And art and science sometimes both require large amounts of trial and error and sheer patience. Scientific productivity is hard to measure in any case (more on that later), but it simply cannot be evaluated at all on hourly, daily, or even weekly timescales. Above all, both require the freedom to fail - to spend years on something that may very well be utterly useless without worrying that it might end careers if nothing useful turns up*.
* Recent example - this project took a full seven years to complete, and it could easily have been the case that we would have found nothing interesting whatsoever. So you can take your hourly timesheets and file them where the sun does not shine, thanks.
You might say, "Well, in science a negative result is always useful, and in art, paintings that people hate today might be seen as masterpieces eventually." And that's partially true. Sometimes results in science also aren't recognized as significant until centuries after their inception. And, sometimes, like terrible works of art, they are just god-awful and done by people who are simply very, very stupid.
On the other hand there are plenty of pictures of Jesus, but very few that could be described as "a very hairy monkey in an ill-fitting tunic", so maybe this one wasn't such a waste after all.
The point is that sometimes there's just no way to know in advance if your research will be a load of tripe or lead to the invention of electrical power. To invest only in research you believe is more likely to have practical benefits is the sign of a small mind bereft of vision. You cannot innovate without taking risks. With science, the payoffs - electricity, radio, television, communications satellites, hurricane prediction, the internet, fewer diseases, greater food production, cheap global travel - are so stupendously important that I'm continually amazed by the ongoing need to justify science expenditure at all. It just makes no sense to me whatsoever. Perhaps it's because these things are such an integral part of our daily lives that we don't often think of them as scientific advances.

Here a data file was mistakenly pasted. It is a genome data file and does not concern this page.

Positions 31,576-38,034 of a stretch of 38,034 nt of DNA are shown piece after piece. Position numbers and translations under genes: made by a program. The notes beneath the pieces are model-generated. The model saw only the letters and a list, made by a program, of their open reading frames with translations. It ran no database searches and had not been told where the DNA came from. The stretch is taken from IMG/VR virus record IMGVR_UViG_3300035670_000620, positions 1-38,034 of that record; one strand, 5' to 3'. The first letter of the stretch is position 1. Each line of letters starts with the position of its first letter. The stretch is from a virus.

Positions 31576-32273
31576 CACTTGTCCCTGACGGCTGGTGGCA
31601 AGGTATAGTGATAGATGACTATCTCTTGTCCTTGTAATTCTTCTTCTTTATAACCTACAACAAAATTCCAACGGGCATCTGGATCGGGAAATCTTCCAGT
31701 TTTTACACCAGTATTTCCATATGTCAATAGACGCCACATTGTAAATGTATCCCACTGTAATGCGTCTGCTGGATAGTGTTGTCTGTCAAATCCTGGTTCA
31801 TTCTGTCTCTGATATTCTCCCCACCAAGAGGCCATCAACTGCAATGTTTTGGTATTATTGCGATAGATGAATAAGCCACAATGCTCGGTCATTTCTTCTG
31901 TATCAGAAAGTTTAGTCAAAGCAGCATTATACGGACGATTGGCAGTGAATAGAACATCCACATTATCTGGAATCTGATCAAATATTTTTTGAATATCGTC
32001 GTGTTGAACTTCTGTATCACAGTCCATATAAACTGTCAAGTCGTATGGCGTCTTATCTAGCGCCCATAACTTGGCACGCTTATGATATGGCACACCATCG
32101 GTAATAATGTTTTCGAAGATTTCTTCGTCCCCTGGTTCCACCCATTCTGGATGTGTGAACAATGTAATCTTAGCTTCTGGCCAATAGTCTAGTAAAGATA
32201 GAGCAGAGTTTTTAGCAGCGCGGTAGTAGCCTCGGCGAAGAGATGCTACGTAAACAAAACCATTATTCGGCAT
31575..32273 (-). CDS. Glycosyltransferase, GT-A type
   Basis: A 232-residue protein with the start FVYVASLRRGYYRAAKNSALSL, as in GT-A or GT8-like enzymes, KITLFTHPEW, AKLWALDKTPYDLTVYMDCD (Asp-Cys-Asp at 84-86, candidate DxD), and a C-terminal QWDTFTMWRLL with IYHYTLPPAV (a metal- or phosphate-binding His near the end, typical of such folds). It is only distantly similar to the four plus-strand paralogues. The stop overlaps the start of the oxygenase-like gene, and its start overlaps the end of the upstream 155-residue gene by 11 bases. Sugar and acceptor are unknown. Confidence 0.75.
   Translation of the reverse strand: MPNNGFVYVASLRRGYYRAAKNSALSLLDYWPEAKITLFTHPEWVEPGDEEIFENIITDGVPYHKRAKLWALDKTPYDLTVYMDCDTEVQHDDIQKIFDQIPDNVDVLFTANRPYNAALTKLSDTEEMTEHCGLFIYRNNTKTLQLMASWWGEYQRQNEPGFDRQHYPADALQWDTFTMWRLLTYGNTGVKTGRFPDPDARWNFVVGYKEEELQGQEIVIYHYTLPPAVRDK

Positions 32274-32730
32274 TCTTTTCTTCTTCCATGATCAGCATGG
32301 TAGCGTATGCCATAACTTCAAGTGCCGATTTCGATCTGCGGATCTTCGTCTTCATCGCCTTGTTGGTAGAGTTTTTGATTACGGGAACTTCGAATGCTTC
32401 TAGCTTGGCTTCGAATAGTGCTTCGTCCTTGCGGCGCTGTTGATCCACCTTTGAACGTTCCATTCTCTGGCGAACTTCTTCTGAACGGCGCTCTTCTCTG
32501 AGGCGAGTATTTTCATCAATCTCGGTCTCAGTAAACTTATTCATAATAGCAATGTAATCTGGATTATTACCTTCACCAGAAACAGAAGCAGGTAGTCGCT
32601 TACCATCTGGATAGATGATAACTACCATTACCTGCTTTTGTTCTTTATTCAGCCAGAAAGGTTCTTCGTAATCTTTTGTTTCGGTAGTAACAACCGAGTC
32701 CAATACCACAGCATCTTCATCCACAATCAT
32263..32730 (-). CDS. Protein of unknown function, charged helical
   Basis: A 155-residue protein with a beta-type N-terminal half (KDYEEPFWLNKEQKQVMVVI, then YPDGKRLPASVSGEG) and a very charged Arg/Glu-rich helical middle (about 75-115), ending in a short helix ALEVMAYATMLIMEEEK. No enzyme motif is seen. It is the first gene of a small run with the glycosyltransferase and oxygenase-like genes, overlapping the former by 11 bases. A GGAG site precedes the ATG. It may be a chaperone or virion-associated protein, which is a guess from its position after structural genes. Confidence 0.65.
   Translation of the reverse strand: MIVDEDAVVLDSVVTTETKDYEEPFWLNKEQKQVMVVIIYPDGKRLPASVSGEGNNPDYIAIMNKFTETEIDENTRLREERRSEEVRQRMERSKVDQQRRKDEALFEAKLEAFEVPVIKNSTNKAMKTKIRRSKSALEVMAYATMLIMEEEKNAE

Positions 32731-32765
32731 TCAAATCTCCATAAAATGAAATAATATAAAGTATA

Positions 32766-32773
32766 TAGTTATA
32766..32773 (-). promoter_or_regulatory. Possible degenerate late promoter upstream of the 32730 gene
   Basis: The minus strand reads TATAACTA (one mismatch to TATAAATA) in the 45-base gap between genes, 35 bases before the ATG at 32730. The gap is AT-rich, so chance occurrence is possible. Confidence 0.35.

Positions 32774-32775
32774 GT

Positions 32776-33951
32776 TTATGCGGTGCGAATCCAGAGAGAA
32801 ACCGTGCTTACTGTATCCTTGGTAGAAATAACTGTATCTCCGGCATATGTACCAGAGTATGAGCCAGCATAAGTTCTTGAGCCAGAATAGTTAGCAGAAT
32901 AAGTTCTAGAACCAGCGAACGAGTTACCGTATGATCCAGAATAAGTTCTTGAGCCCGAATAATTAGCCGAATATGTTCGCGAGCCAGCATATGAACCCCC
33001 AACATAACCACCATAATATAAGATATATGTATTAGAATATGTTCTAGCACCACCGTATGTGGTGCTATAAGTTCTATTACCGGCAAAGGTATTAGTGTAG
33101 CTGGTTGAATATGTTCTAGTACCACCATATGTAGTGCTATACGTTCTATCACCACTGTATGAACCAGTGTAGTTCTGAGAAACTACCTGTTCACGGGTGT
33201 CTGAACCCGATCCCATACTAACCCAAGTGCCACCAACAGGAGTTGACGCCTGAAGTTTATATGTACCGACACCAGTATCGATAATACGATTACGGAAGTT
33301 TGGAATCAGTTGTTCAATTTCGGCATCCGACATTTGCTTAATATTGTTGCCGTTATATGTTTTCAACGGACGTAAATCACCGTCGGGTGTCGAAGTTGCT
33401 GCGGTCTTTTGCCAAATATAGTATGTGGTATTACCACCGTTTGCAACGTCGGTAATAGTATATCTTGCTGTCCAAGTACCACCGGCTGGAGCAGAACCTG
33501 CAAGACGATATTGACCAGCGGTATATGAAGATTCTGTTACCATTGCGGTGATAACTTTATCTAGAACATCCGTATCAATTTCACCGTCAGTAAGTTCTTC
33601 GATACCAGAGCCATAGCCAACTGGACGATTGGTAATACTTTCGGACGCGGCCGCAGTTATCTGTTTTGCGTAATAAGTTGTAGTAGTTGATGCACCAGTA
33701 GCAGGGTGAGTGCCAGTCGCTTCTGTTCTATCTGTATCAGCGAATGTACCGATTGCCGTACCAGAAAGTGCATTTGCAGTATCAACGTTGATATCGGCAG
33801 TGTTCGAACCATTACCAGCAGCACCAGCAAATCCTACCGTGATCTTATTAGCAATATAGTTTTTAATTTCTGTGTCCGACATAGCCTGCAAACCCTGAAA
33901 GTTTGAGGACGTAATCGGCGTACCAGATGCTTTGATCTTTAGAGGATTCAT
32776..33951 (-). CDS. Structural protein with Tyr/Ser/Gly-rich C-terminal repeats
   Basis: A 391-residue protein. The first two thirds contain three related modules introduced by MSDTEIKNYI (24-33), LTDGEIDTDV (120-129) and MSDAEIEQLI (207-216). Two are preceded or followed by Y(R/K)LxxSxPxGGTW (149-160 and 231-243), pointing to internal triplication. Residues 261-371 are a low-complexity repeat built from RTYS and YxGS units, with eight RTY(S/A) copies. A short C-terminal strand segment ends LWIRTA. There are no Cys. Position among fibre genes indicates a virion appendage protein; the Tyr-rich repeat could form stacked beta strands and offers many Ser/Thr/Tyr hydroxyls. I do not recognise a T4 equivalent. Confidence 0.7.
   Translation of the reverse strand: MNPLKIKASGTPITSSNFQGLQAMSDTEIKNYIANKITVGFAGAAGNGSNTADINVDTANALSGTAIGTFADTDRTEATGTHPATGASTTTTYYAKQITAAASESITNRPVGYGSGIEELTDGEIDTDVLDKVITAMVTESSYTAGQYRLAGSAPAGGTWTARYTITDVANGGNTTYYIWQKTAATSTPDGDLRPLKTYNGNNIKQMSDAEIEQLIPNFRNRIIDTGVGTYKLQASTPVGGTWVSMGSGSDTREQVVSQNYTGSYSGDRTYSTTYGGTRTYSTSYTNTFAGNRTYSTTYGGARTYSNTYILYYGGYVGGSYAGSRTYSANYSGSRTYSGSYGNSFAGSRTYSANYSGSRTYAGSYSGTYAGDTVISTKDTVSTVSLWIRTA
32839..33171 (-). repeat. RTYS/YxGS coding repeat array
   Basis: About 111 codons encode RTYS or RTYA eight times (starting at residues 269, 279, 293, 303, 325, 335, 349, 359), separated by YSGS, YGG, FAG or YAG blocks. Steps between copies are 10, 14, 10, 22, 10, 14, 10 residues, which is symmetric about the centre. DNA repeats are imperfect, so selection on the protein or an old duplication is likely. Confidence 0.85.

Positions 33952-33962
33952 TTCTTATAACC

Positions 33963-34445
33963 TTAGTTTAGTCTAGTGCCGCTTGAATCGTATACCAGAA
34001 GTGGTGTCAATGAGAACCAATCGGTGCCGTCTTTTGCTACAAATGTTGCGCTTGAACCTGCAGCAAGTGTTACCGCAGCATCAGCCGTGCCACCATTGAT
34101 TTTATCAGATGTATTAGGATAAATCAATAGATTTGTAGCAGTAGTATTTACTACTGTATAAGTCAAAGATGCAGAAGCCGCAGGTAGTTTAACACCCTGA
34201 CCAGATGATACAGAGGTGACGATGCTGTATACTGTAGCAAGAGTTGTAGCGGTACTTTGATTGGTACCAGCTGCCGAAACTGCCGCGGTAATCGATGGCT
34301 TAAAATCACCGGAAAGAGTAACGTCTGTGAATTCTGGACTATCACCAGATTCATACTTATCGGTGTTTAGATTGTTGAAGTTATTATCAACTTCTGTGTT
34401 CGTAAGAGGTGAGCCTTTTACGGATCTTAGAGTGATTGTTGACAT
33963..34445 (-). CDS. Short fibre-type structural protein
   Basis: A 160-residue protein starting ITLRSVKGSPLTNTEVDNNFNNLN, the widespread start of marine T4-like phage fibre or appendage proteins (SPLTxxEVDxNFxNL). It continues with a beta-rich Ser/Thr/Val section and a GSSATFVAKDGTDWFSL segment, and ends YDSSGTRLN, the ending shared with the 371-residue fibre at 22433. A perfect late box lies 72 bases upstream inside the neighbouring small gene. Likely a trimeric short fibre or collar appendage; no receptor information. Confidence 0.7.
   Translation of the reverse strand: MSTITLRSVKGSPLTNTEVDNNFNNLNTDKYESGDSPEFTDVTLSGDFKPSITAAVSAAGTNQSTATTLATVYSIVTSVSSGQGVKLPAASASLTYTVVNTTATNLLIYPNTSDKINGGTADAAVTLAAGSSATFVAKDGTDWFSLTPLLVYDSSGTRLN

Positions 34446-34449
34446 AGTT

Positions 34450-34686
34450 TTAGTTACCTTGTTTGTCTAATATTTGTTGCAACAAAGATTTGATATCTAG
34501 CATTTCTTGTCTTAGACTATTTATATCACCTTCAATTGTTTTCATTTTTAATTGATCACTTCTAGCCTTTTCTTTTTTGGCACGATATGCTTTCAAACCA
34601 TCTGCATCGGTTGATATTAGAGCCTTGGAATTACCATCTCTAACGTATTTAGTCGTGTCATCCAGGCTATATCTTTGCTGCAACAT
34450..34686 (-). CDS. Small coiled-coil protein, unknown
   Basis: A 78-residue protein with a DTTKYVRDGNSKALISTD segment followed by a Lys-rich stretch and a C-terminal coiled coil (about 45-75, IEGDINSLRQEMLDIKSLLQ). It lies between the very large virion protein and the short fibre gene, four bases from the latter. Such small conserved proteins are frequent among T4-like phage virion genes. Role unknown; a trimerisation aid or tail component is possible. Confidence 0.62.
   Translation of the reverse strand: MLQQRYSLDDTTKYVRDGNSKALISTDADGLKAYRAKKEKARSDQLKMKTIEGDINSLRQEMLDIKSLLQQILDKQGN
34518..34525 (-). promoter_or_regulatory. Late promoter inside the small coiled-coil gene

And no, I don't care about the typo.
Of course science isn't quite the same as the arts. Scientific freedom of thought has to be constrained by observational evidence, whereas the imagination of an artist has no such limits. Scientists can question whether the observations were done correctly, but that's as far as you can go - if your theory predicts that a plane will fly and it doesn't, well that's tough on you. Art on the other hand has no such clear objective measurement.
Good journalism is the search for truth, no matter how unpleasant it may be or how many people want to stop you from exposing it (excepting perhaps cases where that might endanger innocent people). Similarly, good science is about the search for truth no matter how crazy it might seem or how opposed it may be to any and all ideologies.
Bad journalism, on the other hand, is all about making a sale : telling people what they want to hear or what evokes such a strong emotional reaction that they can't help but feel it's correct. It's much more about who than what or why. Similarly, bad science is about only going for easy, non-controversial results, never considering alternative ideas, interpreting the evidence to mean what you already think it should mean, and deliberately trying to agree or disagree with specific people rather than their ideas.
Sorry Augustine, but that's total rubbish. If it was true we wouldn't have people still claiming the Earth is frickin' flat or refusing to use vaccines. Maybe natural selection will kill off those idiots eventually, but it's a slow and unnecessary process. Bad journalism and bad science (and bad science communication) can be immensely damaging practises.